Trends that can be found in the case histories of many realities of the wine industry. From that of Tannico, leader in Italian wine e-commerce, “born seven years ago as a simple online wine shop - said its founder Marco Magnocavallo - and then evolved by developing b2b services for wineries, including market analysis”, and that also thanks to the entry of Campari, which has taken over 49% (with a view to increasing to 100% in the next few years, ed.), has also acquired the French company “Venteàlapropriété”, an operation “that could lead to a consolidated turnover in 2021 of around 80 million euros", said Magnocavallo. Or like that of Italian Wine Brands, “the first Italian reality to be listed on the Aim list in 2015”, said CEO Alessandro Mutinelli, and which recently acquired Enoitalia for 150 million euros, creating a 400 million euro turnover colossus.
An operation, the latter, which is one of the many ways of aggregating the supply chain, as has always been the case, in a different way, with wine consortia. Like that of Prosecco Doc, directed by Luca Giavi, which, even in the year of the pandemic, accompanied the companies of the denomination in a process of growth. “In 2020, in spite of everything, we certified over 500 million bottles, more than in 2019, and we are the first Doc of Italy for volumes and values, so much so that almost 1 bottle out of 4 exported from the Belpaese is Prosecco Doc. It has been a difficult year, in addition to the pandemic we had to deal with Brexit, but our production system has held up well. And we are developing a multi-year program, with the new Board of Directors of the Consortium, which speaks of further development, including all those values that are not only economic, but also intangible, which must accompany the narration of the product. For 10 years now there have been those who say that Prosecco is a bubble, in many ways, there have been those who have tried to downplay the success of this denomination, but we have continued to grow, Champagne France is our fourth market, despite the fact that we have been disparaged. But, in the future, in general, even with the new CAP, the role of wine consortia will be more and more important, and there are many that are working well, such as that of Sicily DOC, just to make an example. But we must start thinking, at least in terms of size, as “European” denominations. And we still have a lot of work to do on the association between denomination and company brand, because once the promotion of the Consortium is over, the operator obviously wants to know where to go to buy the bottle”. Fundamental, as it has always been in the last 15-20 years, will be exports, with wine discovering new markets. As Nadia Zenato, at the helm of the historical winery from Veneto, icon of Amarone della Valpolicella and Lugana, tells us. “Abroad is very important, my father Sergio Zenato began to cultivate it in the 1970s, first in Germany, then in the USA, and today we are in over 60 countries. And we have been investing, for some years now, in China, with a dedicated brand ambassador. It has certainly been a difficult year, but diversifying our markets has allowed us to limit the damage. Among future markets, I would say there is a lot to be done in Asia and China, but also in the richest countries of Africa, such as Ghana, where opportunities are opening up for our wines. But we must also work on linking wine to other worlds, as we are doing with art and photography with the Zenato Academy, through which we involve young artists who use their language to tell the story of our work and our wine culture. We have many initiatives in the pipeline for 2021 and 2022, and in 2023 we will make our debut with an exhibition in the USA”.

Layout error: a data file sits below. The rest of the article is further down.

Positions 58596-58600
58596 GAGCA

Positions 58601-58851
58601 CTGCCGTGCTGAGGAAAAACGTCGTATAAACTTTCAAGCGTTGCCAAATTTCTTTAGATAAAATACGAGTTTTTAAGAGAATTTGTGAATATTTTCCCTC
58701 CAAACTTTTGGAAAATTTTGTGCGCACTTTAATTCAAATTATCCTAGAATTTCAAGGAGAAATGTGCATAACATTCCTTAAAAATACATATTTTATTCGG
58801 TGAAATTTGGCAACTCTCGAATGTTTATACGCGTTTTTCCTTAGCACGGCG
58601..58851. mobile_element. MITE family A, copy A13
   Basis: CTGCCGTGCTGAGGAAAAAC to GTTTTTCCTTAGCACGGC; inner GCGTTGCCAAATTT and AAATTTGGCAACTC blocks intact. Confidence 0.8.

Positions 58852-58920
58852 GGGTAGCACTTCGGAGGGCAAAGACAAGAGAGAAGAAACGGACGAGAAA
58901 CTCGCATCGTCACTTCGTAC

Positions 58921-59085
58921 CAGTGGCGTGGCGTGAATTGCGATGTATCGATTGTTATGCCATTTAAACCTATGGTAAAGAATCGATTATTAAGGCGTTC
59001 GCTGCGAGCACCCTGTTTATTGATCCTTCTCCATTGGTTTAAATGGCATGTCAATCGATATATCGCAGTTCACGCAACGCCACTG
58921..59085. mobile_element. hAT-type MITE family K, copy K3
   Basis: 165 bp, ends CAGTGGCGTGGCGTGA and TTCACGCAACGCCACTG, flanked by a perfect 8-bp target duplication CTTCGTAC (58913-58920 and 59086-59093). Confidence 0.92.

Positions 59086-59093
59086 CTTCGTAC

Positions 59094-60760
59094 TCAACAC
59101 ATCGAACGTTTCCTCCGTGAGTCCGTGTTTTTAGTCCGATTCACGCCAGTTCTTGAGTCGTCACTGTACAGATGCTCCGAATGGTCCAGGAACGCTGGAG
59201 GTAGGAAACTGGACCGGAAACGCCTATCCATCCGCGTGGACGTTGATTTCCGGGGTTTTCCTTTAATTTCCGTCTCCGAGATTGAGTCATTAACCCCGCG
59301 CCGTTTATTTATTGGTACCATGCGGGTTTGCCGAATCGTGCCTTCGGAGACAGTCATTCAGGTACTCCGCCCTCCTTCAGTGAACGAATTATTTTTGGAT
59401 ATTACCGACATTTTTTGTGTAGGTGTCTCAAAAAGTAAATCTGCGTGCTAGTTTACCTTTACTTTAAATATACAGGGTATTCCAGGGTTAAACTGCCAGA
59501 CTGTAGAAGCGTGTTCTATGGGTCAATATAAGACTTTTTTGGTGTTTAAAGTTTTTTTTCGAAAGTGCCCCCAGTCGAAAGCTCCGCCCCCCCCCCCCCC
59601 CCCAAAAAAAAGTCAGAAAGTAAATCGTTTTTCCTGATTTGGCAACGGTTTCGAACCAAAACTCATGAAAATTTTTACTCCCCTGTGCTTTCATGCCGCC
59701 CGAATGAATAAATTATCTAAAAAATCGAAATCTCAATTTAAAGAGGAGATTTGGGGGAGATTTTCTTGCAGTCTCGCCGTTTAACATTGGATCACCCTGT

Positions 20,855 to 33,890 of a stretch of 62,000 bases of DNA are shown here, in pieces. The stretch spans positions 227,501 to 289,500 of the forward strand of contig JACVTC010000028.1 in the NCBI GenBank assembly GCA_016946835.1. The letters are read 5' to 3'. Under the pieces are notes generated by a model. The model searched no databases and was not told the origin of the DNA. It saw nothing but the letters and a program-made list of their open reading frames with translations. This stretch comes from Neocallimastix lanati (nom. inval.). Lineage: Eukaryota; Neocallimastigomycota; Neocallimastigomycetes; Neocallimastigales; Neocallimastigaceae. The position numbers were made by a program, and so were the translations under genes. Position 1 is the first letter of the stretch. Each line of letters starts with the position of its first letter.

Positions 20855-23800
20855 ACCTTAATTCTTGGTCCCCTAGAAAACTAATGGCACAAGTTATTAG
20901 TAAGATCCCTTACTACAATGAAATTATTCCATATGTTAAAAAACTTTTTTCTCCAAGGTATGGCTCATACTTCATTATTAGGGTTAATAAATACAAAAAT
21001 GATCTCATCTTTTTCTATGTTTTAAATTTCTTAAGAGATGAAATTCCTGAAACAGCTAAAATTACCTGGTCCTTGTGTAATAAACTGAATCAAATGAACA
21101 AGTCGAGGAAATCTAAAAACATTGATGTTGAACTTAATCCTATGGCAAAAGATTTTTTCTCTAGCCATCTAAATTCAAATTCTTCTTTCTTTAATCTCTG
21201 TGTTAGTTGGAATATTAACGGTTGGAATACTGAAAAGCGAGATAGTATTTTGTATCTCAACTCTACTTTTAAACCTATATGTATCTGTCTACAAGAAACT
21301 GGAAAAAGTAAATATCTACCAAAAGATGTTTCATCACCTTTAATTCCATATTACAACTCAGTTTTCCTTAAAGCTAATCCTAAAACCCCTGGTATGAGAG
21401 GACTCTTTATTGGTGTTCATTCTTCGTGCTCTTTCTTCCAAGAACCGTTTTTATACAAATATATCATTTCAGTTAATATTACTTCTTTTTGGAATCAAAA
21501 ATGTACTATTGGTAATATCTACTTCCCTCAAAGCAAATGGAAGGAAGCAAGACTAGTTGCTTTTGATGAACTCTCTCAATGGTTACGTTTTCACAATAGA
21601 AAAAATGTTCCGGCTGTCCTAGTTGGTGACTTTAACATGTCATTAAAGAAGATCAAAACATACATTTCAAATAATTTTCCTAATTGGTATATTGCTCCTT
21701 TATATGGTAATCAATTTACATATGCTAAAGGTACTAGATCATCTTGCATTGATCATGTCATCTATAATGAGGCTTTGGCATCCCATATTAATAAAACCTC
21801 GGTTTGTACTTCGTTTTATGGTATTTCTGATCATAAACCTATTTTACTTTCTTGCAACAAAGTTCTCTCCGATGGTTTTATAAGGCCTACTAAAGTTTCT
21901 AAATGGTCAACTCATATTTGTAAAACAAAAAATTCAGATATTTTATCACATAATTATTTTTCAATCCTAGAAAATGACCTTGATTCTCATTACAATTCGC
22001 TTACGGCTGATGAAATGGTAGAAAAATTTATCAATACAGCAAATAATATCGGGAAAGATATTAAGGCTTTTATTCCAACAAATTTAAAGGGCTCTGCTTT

Another way of bringing people together - and business, of course - is that of trade fairs which, after a year and a half of standstill, are restarting with great confidence in the future, as told by Giovanni Mantovani, Veronafiere MD: “in June, in just a few days, we had events such as Opera Wine, Vinitaly Preview, but also Motor Bike Expo and Innovabiomed, where exhibitors and buyers, including from various foreign countries, gave important signals. Many have told us that in just one day at the fair they have recovered the relationships lost in a year characterized by webinars and online meetings that cannot replace face-to-face meetings. There are three fundamental things to do at the fair: meet people, do business, but also see how far the sector has come in terms of innovation, on many fronts, including the very important one of logistics, also for wine, which in an increasingly complex and articulated geographical context must be understood and analyzed well. In particular, on wine, we are putting in place extraordinary events, even abroad. And it will be a choice that will be strengthened, because having the ability to operate in Europe, the USA and Asia will be fundamental for trade fairs. In China, for example, we have our own platform, thanks to which Wine2Asia will be staged in August, after several postponements due to Covid, and from September many events will start”. These will lead, in October, to Vinitaly Special Edition (October 17-19): “at the events in June, many producers and buyers told us that a handshake is worth more than many online activities”, stressed Gianni Bruno, manager of Wine & Food Vinitaly Veronafiere, “and Vinitaly in October will be a very important signal of the great restart, and we already have the participation of all the most important players in the sector. We are looking ahead to Vinitaly 2022, April 10-13, for which we are already sold out, with over 4,600 companies”. For an Italian wine that bites the bullet to get going again.